How To Understand Poetry

Understanding Poetry
Poetry of Mother Nature


I don’t remember when I started liking poetry. Probably I was born with it or was fascinated by the lyrics of Mother Nature.

When I walk down my memory lane, one image looms large and that is how much effort one of our English professors used to put into explaining the poetry of Tennyson and Wordsworth. While the latter was relatively easier to understand, the former much more complex and obviously we didn’t like the one who was more challenging.

The real challenges came my way when ‘Paradise Lost,’ an epic poem by John Milton was not taught in the class (or if it was, I must be mentally absent) and even when it was discussed, it didn’t evoke any interest!

While prose can be an effortless reading unless it is stream of consciousness writing, poetry can become quite boring if we are not familiar with its techniques and tones.

Despite the tests and trails, I continued to like poetry and slowly discovered that it is a genre par excellence. It can say a lot through literary techniques, which only an admirer of Literature can understand. I still struggle to understand some subtle messages conveyed through simple words.

I have to read my blogger friend Bela’s poems thrice to understand the undertones that appear enigmatic initially. They also inspire ideas to compose another poem.

Ambiguous ideas in a poem provide a food for thought and chisel your creative skills.

Who has the time and the inclination to read and re-read a poem in this fast-paced world? Only poetry lovers do!

Another lovely friend Sue, who is a poet and a prolific blogger of amazing eminence inspires with her poetry.

Most of my blogger friends are elaborative when they share their reflections on my post. Whenever I post a poem, I get a lukewarm response and I often wonder – is it because of poetry?

Quickly my mind hurtles back, my interactions with teenagers get refreshed, all their expressions, yawns and glances stand before me, bringing those lovely memories of hate-love relationship we had with poetry…when we would try to convince each other why poetry is good or bad and how we could understand it better.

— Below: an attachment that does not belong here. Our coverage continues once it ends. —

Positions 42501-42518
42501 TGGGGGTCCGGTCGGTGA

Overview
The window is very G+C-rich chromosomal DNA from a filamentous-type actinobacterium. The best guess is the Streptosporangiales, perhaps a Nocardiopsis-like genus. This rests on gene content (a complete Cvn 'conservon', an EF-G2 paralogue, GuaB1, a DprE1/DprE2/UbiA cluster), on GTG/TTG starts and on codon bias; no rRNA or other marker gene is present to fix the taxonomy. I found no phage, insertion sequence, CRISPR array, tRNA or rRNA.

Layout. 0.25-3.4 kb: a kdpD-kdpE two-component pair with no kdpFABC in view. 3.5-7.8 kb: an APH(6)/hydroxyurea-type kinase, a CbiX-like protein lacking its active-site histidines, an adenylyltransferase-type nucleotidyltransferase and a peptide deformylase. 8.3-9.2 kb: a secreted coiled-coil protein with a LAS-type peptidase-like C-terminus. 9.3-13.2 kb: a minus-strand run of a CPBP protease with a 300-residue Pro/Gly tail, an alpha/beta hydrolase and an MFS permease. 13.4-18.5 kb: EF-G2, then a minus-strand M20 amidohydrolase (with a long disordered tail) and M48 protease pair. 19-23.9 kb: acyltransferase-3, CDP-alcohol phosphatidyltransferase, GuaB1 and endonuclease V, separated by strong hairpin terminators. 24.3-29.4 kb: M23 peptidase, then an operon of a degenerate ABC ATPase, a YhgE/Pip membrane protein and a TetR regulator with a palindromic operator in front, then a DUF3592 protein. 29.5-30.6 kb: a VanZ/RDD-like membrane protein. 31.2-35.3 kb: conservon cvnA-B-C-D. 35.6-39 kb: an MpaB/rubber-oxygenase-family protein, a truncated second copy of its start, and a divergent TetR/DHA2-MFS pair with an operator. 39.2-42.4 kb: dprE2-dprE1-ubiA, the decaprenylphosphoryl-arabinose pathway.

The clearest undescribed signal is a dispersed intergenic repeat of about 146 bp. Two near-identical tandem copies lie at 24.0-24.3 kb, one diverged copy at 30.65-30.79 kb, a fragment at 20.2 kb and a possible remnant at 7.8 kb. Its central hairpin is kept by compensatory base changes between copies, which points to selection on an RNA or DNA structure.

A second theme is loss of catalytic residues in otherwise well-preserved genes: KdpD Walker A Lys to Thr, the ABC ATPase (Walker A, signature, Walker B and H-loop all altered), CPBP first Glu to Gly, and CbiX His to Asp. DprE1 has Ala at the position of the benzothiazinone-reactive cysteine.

I am not an expert but I have figured out a few ways to understand poetry.Understanding Poetry

How to understand a poem:

All readers have their own approach and interpretation but how imagery is used defines a poem. Can you read between those special words to fathom their depth?

It is better to read slowly. Stop and ponder over at the word that seems simple but abstruse.

“If you’re curious, there is always something new to be discovered in the backdrop of your daily life,” says Roy T. Bennett. Be curious. Inquisitiveness and interest are two important elements that lead to our understanding of a poem.

Poetry can’t be scanned and understood like prose as the former demands concentration, attention and gentle reading.

If you read a poem in a hurry, you would miss the real meaning. Many times words are used as metaphors.

You have to be familiar with most common literary techniques like simile, metaphor, hyperbole, personification, alliteration and assonance.

Imaginative flights of poets can’t be predicted, we have to fly with them to figure out their proficiencies.

Critical analysis of a poem reveals the nuances of its theme, undertones and other signals, which remain hidden to a scanner.

Some poems are ambiguous. Probably they relate to the poet’s past or buried memory, which he wouldn’t like to reveal yet, give a vent to his emotions through writing.

“Poetry is just the evidence of life. If your life is burning well, poetry is just the ash.” – Leonard Cohen

Do you like poetry? Do you read a poem slowly?

Thank you for reading this. Please add your valuable reflections, they are much appreciated.